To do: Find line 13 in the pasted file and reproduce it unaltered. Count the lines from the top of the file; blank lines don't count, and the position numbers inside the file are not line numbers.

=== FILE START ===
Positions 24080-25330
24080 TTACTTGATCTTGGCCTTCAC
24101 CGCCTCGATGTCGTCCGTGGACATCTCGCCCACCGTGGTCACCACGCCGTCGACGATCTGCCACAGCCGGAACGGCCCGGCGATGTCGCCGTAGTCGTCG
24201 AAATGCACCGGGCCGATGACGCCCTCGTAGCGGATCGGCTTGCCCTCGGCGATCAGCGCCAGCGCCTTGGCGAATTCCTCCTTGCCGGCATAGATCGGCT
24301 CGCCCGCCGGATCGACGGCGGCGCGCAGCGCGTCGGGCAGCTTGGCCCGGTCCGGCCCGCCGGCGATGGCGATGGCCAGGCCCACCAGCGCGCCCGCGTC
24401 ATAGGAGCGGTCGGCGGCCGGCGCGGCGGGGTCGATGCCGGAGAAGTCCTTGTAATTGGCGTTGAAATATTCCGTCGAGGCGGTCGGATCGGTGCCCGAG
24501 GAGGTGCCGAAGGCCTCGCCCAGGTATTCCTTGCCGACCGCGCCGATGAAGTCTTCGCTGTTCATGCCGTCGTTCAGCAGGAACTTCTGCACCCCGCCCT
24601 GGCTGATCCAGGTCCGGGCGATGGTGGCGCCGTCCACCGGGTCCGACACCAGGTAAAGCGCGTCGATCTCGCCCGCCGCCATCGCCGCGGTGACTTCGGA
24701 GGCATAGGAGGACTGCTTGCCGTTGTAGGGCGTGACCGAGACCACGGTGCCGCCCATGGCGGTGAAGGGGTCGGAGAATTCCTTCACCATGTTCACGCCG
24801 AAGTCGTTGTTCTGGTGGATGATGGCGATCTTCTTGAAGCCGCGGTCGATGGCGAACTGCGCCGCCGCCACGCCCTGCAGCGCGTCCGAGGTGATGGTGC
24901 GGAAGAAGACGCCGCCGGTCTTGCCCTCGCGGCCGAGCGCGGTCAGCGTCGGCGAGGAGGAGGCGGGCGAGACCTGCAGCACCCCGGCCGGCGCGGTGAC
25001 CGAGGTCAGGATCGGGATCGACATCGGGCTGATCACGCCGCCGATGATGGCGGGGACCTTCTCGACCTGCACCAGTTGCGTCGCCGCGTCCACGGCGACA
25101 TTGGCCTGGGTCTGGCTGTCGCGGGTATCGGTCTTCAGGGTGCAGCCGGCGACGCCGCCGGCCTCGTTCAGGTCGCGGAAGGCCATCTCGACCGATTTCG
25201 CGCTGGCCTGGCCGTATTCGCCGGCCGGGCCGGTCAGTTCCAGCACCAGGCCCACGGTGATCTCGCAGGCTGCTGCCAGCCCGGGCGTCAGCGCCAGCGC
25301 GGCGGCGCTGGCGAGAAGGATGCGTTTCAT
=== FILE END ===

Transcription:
25101 TTGGCCTGGGTCTGGCTGTCGCGGGTATCGGTCTTCAGGGTGCAGCCGGCGACGCCGCCGGCCTCGTTCAGGTCGCGGAAGGCCATCTCGACCGATTTCG